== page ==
Section 93: Assembly Measures
325.This section confers on the Assembly the power to pass a type of subordinate legislation in relation to Wales called “Measures of the National Assembly for Wales” in English, or “Mesurau Cynulliad Cenedlaethol Cymru” in Welsh. They are referred to in this Act as Assembly Measures. The ultimate right of Parliament to legislate in relation to Wales, even in principle on a matter over which legislative competence has been conferred on the Assembly, is preserved.
326.Assembly Measures will, subject to the limitations set out in this section and in Schedule 5 as to what provisions they may contain, have the same effect as an Act of Parliament. In other words they may modify the effect of legislation made or enacted before or after this Act is enacted, or make entirely new provision.
327.An Assembly Measure will be enacted (i.e., will become law) when:
it has been passed by the Assembly, or
alternatively, when it has been “approved” by the Assembly, in the case of a Measure which has been reconsidered in accordance with provision made under section 98(6),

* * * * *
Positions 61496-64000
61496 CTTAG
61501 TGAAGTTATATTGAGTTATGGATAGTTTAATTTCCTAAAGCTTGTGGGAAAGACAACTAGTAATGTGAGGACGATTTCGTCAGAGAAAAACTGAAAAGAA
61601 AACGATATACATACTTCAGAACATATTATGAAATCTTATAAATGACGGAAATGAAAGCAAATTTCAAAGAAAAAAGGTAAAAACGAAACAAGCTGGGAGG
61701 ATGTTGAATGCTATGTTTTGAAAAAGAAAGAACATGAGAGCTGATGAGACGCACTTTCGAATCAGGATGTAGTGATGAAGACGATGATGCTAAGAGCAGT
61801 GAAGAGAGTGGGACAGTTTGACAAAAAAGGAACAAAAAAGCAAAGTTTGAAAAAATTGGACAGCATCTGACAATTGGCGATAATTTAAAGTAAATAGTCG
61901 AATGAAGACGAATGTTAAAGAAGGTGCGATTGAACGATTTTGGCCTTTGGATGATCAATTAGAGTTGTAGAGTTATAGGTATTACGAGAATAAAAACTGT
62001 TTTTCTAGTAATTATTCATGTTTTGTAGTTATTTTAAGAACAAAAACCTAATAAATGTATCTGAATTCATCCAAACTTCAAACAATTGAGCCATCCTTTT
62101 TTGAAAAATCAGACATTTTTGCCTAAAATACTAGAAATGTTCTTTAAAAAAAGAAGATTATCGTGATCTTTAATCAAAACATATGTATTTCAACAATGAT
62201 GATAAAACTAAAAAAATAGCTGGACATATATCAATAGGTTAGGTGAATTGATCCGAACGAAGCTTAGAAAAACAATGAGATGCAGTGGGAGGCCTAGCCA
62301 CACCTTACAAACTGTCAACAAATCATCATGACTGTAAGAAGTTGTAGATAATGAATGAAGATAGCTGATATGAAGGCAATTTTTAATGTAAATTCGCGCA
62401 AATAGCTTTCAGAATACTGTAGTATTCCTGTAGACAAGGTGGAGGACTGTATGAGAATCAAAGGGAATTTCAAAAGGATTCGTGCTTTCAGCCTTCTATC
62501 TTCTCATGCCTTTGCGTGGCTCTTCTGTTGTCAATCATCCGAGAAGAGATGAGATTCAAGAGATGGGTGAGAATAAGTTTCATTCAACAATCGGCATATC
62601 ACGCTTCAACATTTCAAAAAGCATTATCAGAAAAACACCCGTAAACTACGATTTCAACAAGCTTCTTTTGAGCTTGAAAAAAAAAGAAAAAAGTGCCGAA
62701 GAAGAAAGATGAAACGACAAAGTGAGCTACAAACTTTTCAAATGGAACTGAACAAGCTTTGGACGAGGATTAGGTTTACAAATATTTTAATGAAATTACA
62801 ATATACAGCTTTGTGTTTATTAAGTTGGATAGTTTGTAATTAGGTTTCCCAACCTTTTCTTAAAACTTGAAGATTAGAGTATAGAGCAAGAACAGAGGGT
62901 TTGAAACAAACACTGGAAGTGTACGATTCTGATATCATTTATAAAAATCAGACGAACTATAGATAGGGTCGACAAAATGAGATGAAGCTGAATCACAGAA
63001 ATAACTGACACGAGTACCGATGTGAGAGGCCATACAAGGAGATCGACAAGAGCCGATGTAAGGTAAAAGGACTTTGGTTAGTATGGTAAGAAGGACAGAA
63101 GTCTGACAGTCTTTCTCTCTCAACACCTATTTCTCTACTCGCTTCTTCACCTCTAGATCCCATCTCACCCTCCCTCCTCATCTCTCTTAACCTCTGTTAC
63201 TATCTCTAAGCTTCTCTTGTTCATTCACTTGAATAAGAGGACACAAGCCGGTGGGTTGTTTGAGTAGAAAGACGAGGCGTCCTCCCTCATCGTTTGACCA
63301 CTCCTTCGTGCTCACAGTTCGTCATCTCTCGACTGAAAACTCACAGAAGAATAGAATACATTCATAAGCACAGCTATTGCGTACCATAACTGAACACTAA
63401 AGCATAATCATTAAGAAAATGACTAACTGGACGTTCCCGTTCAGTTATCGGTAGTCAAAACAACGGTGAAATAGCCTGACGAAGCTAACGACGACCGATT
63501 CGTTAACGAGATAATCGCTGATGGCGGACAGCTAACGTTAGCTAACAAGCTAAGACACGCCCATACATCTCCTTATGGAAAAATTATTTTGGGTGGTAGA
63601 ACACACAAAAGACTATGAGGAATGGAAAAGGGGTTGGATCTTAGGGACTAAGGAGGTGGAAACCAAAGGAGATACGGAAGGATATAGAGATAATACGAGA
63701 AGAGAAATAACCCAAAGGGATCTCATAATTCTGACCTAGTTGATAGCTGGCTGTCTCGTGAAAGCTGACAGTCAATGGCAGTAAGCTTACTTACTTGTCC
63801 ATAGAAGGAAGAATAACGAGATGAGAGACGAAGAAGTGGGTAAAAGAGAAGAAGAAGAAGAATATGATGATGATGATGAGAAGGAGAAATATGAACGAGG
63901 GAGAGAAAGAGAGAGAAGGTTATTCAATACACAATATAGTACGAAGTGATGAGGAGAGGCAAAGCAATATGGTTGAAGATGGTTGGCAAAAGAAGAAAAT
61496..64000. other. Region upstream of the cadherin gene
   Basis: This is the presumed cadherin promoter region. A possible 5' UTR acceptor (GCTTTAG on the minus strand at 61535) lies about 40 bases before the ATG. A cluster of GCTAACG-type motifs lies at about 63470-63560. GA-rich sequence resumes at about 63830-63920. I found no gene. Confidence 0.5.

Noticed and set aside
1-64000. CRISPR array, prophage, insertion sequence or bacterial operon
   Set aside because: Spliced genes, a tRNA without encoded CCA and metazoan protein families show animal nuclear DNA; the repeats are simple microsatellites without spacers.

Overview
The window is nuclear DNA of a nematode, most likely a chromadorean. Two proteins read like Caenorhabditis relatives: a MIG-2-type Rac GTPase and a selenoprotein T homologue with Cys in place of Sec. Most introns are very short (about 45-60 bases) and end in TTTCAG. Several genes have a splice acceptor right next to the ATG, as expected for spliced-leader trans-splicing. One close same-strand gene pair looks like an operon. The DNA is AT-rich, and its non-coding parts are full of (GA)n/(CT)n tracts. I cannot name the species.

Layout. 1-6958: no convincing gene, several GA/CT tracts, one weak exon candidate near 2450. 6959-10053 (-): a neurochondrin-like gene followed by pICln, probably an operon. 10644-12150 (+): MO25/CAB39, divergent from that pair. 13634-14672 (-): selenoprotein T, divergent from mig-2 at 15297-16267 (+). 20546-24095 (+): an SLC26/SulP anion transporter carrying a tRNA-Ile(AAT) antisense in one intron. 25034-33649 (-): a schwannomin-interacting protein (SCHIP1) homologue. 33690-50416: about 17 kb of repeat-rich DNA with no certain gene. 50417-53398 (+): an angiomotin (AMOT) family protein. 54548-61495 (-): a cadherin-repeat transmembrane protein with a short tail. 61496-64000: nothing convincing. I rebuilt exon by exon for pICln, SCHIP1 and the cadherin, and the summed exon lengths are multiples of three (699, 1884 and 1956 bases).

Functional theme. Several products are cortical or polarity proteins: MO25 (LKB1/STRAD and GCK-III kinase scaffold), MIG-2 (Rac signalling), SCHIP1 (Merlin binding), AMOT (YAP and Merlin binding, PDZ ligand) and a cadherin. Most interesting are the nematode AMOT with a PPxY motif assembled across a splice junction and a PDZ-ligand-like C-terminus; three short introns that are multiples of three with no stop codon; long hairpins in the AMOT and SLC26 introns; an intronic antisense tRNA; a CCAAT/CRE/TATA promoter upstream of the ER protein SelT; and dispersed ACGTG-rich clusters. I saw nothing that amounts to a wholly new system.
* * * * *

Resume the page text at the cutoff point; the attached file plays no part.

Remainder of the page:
and it has been approved by Her Majesty in Council (i.e. Her Majesty attending a meeting of the Privy Council).
328.If an Assembly Measure is enacted, but it then appears that there was some invalidity or procedural irregularity in the Assembly proceedings which led up to its enactment (for example, a rule in the Assembly’s standing orders was not complied with), the effect of section 93(3) is that the invalidity or irregularity will not render the Measure invalid and it will still be law. However, this subsection will not save a purported Assembly Measure which has not been passed at all by the Assembly because, in those circumstances, section 93(2) would not have been complied with.
329.Assembly Measures are to be judicially noticed. This means that, if an Assembly Measure is relevant in any Court proceedings, the court will apply its provisions without them having to be proved in court by evidence.